I think that potential isn’t just about user practice; I think if millions more people become bloggers, but everybody uses the same technology base (LJ, Blogger, etc) even if that means they are as benign as RSS feeds, then we create the conditions for simple way to navigate *all* blogs. Which perhaps isn’t how neighborhoods really work.

  2. ..and yes, I’m working on a response to your comments last week, but I’m still trying to consider how I feel about time and multiplicity.

    I don’t think I’ve ever been challenged to respond to such an extent by a blog comment before… *head breaks open*

  3. lol!

    *gives spoon to put mind back in to broken head*

    Sweet! Never had someone break their head over what I have written before. Or maybe they have, but they haven’t been able to talk about the experience.

    I agree with your point about the interconnectivity of blogs (and the relatively new dislocated forms of media production, here I include video camera stuff, like Rodney King beating and the recent Critical Mass arrests in NYC talked about on the Devil’s Laundromat blog linked from your blog). I have the feeling though that such voice-for-all end goal may be, in the end, too utopian? Do you think it can be a reality?

    The second bit of my blog post was almost an after thought! I think it is very important that one of the effects of the immediacy of blogs and the above point about interconnectivity, but interconnectivity reduced to just the connections with Old Media, means that a news story does not merely ‘break’ anymore. Now, news is dashed against a thousand bloggers and has the potential to actually *shatter* (or at least the illusion of shattering).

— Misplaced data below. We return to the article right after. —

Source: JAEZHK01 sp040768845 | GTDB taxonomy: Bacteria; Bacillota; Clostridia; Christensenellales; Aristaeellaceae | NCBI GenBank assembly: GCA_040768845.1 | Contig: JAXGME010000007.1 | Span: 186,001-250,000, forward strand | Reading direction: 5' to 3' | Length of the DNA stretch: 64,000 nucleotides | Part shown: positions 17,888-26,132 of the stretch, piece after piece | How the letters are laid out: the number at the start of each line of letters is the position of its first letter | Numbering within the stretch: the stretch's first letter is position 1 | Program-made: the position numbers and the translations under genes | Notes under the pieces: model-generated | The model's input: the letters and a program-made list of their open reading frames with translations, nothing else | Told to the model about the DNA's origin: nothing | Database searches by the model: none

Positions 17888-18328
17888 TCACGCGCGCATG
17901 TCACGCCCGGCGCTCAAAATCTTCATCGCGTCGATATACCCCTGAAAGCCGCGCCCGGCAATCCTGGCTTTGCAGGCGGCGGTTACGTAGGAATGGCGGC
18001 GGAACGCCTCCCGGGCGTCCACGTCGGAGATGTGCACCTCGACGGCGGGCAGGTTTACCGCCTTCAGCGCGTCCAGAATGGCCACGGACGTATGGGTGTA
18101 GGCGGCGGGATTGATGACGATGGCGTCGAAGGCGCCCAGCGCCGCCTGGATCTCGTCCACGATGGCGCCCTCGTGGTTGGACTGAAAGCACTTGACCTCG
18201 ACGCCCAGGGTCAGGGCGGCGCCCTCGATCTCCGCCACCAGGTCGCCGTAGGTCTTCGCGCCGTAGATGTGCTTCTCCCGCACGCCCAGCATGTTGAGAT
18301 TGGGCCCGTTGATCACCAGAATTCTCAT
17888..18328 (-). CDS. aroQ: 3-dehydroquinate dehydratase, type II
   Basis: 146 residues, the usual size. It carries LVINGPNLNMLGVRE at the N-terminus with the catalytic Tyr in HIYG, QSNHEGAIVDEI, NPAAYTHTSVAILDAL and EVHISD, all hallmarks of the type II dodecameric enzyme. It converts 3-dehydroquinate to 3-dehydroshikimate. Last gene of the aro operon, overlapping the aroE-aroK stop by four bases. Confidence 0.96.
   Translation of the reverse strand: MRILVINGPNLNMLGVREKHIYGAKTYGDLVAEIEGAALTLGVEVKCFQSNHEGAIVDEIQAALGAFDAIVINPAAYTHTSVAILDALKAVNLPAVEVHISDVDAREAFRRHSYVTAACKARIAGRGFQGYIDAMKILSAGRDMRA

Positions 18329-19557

The temporal series of a news story/event can be modulated within the knowledge production apparatus of the news media as a little feedback loop is setup between part of the one-to-many of mass media transmission, so a one-to-a-few-of-the-many. The little feedback loop has incredible *speed*, here I mean *speed* specifically in the sense of the speed of thought and of force precipitated by a ‘war machine’.

    Instead of the event forming ‘naturally’ it is ‘prematurely’ modulated (‘premature’ and ‘natural’ in the temporal series of Old Media). The rest-of-the-many will probably not really care why the event has modulated (why the swiftboat story was pulled), which means that the bloggers exist on the media production side of of the media-event and not on the mass consumption side. The danger of syndicated, sponsored blogs and other heavily commodified forms of New Media is that they will become ‘official’ segments of (murdoch-owned) Old Media.